I tend to give to that which i am passionate about or love. So what if this became the extension of a love story for ourselves and others. We learn about the ones we love. We act with respect toward them and consider their needs. What if we love our landscape and all that it is, not just the beaches and cities? What if it is simply something we do out of love because it is right and not to be a hero and save someone, but simply out of respect for their need?

    The people who are most outraged by the cost of the fireworks have obviously felt the injustice, but why do others have to spend their money a certain way if we as individuals do not. I don’t get to judge the person who paid for the fireworks. Perhaps they give or gave a similar sum of money to help the drought. The question is only what can i do. Others will do that which they want. It is the way of things. What i know is that if you want others to give up the money it should already be coming out of your own pocket. It is too easy to want to tell others how to do charity and feel righteous about the words, when charity, all it is personal responsiblity, love that is an action, a thought in deed.

    My thoughts on the fireworks. They are done now so it doesn’t matter what could have been. Joy and celebration are needed for the farmers and families living in drought too. Maybe it is taking our hands and hearts and working a weekend for them to help mend fences etc. Maybe it is listening, and maybe it is buying a bale of hay a week like we would buy loaves of bread…. we will always have money for fireworks in the same way we will always have money for that nail appointment because we want it. So could it be about both? Making hay a necessity means an every week expense that is a given. Making celebration maybe measured int he joy and inspiration it brings rather than dollars like we measure all worth cynically in our society. Maybe…. it could be that simple.

    hmmmmmm maybe we could tell the stories of the farmers rather than fireworks.

  2. Sandy, thanks so much for your thoughtful observations on my post.

    I agree with many of your points, but wouldn’t it be nice to think that giving could be something we prioritise in our planning and budgeting processes? Unfortunately, I agree that we mostly, give to things that we are passionate about or have been affected by or love but in my opinion, if we wait for everyone to join us – it will be way too late for our farming families and their plight. Our farmers and their hell, already affects us – everyone of us! So, maybe we need to be talking and thinking and doing more, by direction?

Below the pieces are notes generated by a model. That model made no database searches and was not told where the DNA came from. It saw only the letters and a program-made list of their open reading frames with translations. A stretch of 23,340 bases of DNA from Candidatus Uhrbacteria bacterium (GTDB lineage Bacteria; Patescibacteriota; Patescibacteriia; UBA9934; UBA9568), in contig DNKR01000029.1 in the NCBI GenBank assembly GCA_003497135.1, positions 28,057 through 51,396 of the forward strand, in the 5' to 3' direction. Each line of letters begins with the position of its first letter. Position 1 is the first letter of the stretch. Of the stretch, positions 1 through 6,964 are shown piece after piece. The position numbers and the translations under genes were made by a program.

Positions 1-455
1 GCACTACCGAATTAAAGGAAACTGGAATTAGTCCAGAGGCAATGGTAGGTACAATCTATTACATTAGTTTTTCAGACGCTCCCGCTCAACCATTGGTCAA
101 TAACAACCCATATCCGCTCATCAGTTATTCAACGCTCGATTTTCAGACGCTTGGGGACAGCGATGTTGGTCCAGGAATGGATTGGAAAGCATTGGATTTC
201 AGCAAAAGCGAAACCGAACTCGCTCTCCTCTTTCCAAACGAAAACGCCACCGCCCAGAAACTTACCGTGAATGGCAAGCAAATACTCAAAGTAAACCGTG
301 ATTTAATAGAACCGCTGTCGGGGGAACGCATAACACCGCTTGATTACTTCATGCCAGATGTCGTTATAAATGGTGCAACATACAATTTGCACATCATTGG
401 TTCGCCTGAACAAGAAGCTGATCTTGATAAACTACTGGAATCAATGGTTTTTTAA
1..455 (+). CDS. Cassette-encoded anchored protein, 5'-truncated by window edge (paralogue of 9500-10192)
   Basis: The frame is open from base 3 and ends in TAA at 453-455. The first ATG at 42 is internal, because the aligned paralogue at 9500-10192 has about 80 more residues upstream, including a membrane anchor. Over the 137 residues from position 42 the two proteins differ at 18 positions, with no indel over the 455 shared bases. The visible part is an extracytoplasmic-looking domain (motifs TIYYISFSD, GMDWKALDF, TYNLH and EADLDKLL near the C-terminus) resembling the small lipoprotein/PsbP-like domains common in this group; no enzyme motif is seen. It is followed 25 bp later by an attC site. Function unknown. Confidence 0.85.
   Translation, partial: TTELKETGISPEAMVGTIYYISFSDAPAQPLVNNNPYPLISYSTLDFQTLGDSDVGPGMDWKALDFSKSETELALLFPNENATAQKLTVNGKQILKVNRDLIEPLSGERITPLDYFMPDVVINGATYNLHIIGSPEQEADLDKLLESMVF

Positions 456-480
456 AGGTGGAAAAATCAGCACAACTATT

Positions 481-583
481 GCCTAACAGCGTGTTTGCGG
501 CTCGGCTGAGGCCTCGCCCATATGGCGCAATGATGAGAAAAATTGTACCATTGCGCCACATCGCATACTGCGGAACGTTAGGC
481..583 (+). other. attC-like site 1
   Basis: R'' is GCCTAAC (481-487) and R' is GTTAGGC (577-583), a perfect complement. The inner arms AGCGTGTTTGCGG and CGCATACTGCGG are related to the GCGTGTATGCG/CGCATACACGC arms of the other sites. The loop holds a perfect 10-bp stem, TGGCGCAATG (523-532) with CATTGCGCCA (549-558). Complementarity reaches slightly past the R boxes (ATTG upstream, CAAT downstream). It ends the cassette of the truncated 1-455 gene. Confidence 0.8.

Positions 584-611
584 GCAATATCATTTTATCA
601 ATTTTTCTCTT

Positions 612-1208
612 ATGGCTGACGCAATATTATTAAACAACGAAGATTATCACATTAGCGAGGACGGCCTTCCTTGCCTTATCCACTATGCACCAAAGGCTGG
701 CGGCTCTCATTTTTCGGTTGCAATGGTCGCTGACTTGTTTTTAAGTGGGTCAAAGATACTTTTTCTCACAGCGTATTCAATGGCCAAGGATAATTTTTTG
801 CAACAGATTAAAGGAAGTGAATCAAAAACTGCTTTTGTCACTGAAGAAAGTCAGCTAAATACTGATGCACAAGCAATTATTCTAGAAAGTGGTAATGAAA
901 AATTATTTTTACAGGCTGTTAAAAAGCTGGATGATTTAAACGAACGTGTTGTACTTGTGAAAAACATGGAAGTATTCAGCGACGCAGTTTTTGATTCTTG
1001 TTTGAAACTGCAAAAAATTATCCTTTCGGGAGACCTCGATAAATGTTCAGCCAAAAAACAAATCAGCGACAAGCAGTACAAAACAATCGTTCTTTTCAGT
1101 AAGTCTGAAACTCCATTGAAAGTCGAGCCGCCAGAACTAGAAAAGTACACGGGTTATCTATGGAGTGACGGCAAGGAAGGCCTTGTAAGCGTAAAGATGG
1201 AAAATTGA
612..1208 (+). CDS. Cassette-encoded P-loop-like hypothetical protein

Maybe online discussions on social media will come up with a solution? It may not be the end of fireworks but something else. I’m sure I remember the laws surrounding the mass release of balloons at sporting functions, like the AFL Grand Final, were changed, due to a young girl bringing to attention the dangers to wildlife a few years ago.

    Discussion at any level – online, one on one, in committee meetings, in the classroom or in the home – can only be good!

    And yes, the New Year fireworks are done for 2015/16 – but my point was that the “other” firework celebrations are being organised now. I am sorry if you felt that my suggestion, of having a discussion about alternatives, is a way of pouring guilt and fear at the listeners. This was not my intent.

    Finally, I will never see the lives of our farmers as doing charity! Surely, it is as you say, a personal responsibility but in my mind it is more than that … it is a community responsibility and one that needs the community to stand together, in as many different ways as necessary to solve the crisis!